Did you know that you or your heirs might be eligible for a 0% rate on long-term capital gains and dividends? The Tax Cuts and Jobs Act (TCJA) signed into law late last year kept the three federal income tax rates on long-term gains (0%, 15%, and 20%). But unlike the old rules, these rates are no longer tied to the ordinary income rate brackets.
What’s more, many individual taxpayers may still qualify for the 0% federal income tax rate on long-term capital gains and dividends. Before you object that your income is too high to benefit, remember that you may have children, grandchildren, or other loved ones who may still be able to take advantage. Here’s what you need to know.
Help loved ones to cash in on the 0% rate
While your income may be too high to benefit from the 0% rate, you may have relatives who qualify. If so, consider giving them some appreciated stock or mutual fund shares that they can then sell and then pay 0% federal income tax on the resulting long-term capital gains. Gains will be long-term as long as your ownership period plus your gift recipient’s ownership period (before the recipient sells) equals at least a year and a day.
Giving away stocks that pay dividends is another good idea. As long as the dividends fall within your gift recipient’s 0% rate bracket, they may be federal-income-tax-free.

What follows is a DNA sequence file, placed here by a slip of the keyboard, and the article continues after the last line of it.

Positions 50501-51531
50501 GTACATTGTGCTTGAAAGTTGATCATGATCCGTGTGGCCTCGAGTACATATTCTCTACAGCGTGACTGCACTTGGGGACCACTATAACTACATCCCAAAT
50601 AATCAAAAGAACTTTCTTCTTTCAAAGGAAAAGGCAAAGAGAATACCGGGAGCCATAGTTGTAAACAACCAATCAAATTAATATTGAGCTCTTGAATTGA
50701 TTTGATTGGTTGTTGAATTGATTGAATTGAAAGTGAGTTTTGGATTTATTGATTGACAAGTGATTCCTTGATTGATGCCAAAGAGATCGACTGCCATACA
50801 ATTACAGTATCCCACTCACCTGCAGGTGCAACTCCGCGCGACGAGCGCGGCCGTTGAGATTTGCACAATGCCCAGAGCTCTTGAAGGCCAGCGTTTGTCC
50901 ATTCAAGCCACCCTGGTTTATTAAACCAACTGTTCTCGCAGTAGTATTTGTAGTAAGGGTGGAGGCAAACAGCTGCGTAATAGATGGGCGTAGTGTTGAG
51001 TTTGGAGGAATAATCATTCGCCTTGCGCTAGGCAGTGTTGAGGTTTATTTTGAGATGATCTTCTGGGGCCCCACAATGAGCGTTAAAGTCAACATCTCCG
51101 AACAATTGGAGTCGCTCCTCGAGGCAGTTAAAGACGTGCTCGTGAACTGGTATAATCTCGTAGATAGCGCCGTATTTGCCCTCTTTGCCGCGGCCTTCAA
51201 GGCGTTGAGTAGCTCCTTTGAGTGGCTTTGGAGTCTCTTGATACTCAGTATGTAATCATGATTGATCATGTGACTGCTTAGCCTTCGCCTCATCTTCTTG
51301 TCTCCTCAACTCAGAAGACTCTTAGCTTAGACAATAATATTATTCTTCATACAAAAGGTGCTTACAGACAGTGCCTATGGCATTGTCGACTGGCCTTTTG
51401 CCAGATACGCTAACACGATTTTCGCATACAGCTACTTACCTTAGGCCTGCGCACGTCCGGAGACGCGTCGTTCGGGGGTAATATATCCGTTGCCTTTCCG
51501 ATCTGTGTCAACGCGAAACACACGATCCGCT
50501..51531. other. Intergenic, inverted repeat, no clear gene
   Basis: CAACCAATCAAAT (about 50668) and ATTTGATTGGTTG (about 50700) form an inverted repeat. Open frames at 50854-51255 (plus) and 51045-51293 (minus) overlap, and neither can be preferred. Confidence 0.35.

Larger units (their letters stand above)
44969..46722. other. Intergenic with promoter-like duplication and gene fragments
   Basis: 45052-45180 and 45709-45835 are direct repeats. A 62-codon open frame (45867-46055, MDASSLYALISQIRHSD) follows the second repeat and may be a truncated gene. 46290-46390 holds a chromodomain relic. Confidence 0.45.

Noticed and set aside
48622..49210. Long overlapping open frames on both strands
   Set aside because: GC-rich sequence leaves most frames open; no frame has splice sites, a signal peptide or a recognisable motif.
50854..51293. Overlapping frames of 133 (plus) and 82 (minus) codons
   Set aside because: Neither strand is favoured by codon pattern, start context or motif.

After 2018, these brackets will be indexed for inflation.
Before the new law, individual taxpayers faced three federal income tax rates on long-term capital gains (LTCGs) and qualified dividends: 0%, 15%, and 20%. The rate brackets were tied to the ordinary income rate brackets.
• If the LTCGs and/or dividends fell within the 10% or 15% ordinary income brackets, the tax rate was 0%.
• If the LTCGs and/or dividends fell within the 25%, 28%, 33%, or 35% ordinary income brackets, they were taxed at 15%.
• If they fell within the maximum 39.6% ordinary income bracket, they were taxed at the maximum 20% rate.
The bottom line
While the 0% tax rate may seem too good to be true, it is in fact true. And it still exists under the TCJA. So, if you have children or other relatives who are still in their wealth-accumulating years, they could benefit. Remember, this rate applies only to long-term capital gains and dividends that accumulate in taxable investment accounts.
This information should not be construed as tax advice. Always consult your tax professional regarding your specific tax situation.